From the park's website:
Located in southwest Ohio, the 4,870-acre East Fork State Park is one of the largest state parks in Ohio. The park offers diverse recreational and natural history opportunities only 25 miles from Cincinnati. Rolling hills, winding rivers and a large lake provides a beautiful backdrop for for a wonderful getaway.
On Friday, July 12, 2019, two members of the Southeast Ohio Radio Adventure Team performed a successful activation of East Fork State Park in Ohio as part of the Parks on the Air (POTA; link) program. Eric McFadden, WD8RIF, and Miles McFadden, KD8KNC, visited the park following a visit to Cincinnati's Lunken Field to see the B-29 Superfortress Fifi. Eric and Miles were accompanied by Vickie McFadden, KC8MAJ.
The trio arrived at East Fork State Park at about 1630 UTC, about an hour earlier than had been planned. After some scouting, Eric chose to set up at the Turkey Ridge picnic area, a wooded area with substantial height and a nice view of the lake far below. After a quick picnic lunch, Eric and Miles quickly deployed the 28½' end-fed vertical supported on an MFJ-1910 33' fiberglass mast and set up the KX3 on Eric's folding camping chair. Eric was on the air by 1650 UTC.
To test the POTA Spots website, Eric began operations with two long CQ calls, "CQ CQ CQ POTA DE WD8RIF WD8RIF K1948 K", but the POTA Spots website failed to make a spot. Eventually, Eric asked Miles to post a spot using his smartphone.
Eric began operations on 40m and his first QSO came at 1652 UTC with NG2J. QSOs came steadily, if not quickly, with Eric's tenth QSO on 40m coming at 1715 UTC with AA2VG.
Eric switched to 80m and made one QSO there with his good friend K8RAT at 1719 UTC.
Switching to 20m, Eric's first QSO there came at 1727 UTC with N4DPM. Eric's fifth QSO on 20m came at 1734 UTC with AB0BM.
Switching to 30m, Eric'c first QSO there came at 1741 UTC with WI1G. A second QSO with N4DPM came quickly thereafter at 1742 UTC. Eric's eighteenth and final QSO came at 1745 with AA5UZ.
Eric had found all four bands to be eerily quiet, so quiet he initially wondered if his KX3 receiver had gone deaf. The signals themselves, when they came, were almost all well above the almost-inaudible noise floor and if Eric could hear the station, he could copy the CW regardless of actual signal strength. Eric did experience some rapid QSB, particularly on 20m and was disappointed to be unable to complete a QSO with AA5UZ, who started out 599 but had faded completely away by the time his turn in the QSO had come around. Fortunately, Eric and AA5UZ were able to complete a QSO on 30m about ten minutes later.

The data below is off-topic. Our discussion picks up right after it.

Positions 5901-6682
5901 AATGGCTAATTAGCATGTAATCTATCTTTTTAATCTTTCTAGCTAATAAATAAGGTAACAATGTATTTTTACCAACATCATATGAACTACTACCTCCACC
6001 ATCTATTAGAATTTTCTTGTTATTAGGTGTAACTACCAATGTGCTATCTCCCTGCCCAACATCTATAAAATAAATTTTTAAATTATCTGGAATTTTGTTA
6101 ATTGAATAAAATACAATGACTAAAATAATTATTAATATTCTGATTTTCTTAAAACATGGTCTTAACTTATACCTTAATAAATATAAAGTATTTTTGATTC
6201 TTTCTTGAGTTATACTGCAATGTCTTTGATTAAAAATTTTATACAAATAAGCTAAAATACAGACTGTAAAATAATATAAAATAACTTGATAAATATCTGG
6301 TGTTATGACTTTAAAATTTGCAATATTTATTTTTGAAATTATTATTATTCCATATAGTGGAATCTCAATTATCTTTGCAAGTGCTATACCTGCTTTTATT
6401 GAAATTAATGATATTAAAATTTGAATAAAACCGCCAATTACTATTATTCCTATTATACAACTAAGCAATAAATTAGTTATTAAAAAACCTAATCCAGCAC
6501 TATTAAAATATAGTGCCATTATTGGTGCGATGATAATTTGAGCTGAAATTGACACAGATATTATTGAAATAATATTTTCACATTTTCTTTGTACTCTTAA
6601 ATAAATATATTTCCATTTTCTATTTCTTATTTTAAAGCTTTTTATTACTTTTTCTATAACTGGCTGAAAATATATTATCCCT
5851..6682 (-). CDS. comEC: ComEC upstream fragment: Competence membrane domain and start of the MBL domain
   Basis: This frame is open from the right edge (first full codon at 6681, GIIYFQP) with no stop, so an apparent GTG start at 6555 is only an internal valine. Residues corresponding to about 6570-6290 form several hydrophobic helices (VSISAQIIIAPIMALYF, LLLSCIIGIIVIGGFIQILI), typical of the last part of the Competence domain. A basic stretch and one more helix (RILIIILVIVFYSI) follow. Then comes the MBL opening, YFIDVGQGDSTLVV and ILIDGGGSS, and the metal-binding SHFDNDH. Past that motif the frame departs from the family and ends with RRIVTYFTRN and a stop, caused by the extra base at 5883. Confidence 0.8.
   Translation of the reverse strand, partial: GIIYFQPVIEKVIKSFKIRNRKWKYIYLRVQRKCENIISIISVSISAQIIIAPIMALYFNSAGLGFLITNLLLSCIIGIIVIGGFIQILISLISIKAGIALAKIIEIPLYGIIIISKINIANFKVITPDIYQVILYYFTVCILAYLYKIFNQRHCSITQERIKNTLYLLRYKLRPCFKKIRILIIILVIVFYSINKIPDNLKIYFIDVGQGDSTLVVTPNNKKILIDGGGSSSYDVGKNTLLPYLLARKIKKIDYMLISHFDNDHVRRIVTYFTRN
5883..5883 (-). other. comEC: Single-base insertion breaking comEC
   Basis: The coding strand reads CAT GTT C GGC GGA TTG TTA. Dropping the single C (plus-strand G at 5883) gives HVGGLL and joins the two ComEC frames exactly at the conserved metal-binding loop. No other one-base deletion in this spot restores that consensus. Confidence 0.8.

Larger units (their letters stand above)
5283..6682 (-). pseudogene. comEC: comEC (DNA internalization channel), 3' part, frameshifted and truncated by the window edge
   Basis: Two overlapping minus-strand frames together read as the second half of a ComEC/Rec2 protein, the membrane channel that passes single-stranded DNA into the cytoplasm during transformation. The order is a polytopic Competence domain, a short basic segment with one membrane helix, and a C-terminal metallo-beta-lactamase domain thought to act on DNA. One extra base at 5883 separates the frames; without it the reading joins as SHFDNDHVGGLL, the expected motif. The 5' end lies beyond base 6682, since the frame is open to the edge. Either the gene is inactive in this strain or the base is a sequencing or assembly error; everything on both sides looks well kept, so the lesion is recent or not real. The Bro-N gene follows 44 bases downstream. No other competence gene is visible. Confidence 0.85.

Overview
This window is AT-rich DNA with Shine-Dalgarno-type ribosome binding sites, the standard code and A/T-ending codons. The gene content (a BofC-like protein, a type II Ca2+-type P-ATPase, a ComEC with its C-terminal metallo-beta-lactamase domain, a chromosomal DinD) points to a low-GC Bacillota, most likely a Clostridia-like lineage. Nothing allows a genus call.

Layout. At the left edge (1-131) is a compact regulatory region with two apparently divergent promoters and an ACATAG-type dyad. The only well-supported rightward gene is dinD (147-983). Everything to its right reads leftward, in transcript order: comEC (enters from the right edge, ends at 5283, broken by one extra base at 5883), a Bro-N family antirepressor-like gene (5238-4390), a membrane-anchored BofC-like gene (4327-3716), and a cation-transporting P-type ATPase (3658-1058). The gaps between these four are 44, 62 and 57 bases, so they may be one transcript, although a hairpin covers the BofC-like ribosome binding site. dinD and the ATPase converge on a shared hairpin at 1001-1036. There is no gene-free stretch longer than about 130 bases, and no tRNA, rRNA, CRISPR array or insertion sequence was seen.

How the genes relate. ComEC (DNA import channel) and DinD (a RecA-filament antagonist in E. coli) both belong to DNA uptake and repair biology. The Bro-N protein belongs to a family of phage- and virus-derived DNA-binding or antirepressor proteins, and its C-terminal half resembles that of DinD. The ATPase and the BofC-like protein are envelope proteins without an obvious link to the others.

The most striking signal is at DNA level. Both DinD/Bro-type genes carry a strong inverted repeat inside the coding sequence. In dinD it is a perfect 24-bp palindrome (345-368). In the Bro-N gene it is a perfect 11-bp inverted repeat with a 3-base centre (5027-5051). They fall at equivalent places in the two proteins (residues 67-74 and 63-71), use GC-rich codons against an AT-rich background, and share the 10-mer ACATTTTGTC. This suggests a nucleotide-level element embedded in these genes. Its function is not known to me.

Miles was able to report to Eric that the POTA Spots website did eventually skim the Reverse Beacon Network to successfully spot Eric at least once. Eric had hoped that the initial long CQs at the beginning of the operation would have been enough to place his first spot but it seems a cellphone is still required to be assured of a timely spot.
An unexpected surprise came during station tear-down: P-51 Mustang Gunfighter overflew the Turkey Ridge picnic shelter while giving some lucky and well-heeled passenger the ride of his life out of Lunken Field. (A 30-minute ride in Gunfighter would cost $2,000 and a 50-minute ride would cost a cool $3,100.)
East Fork State Park appeared to be a lovely park and is well worth another visit.
All Eric's QSOs were CW and were made at the 5-watt level. Miles didn't operate but did much of the expedition photography, helped with set-up and tear-down, helped with spotting, and helped with navigation.
Eric also submitted his log to the World Wide Flora and Fauna in Amateur Radio (WWFF; link) program although he didn't make enough QSOs to to achieve a valid activation within the program which requires 44 QSOs be made. However, the WWFF program allows these 44 QSOs be made over any number of visits so a valid activation within WWFF is still possible if subsequent visits to the park are made.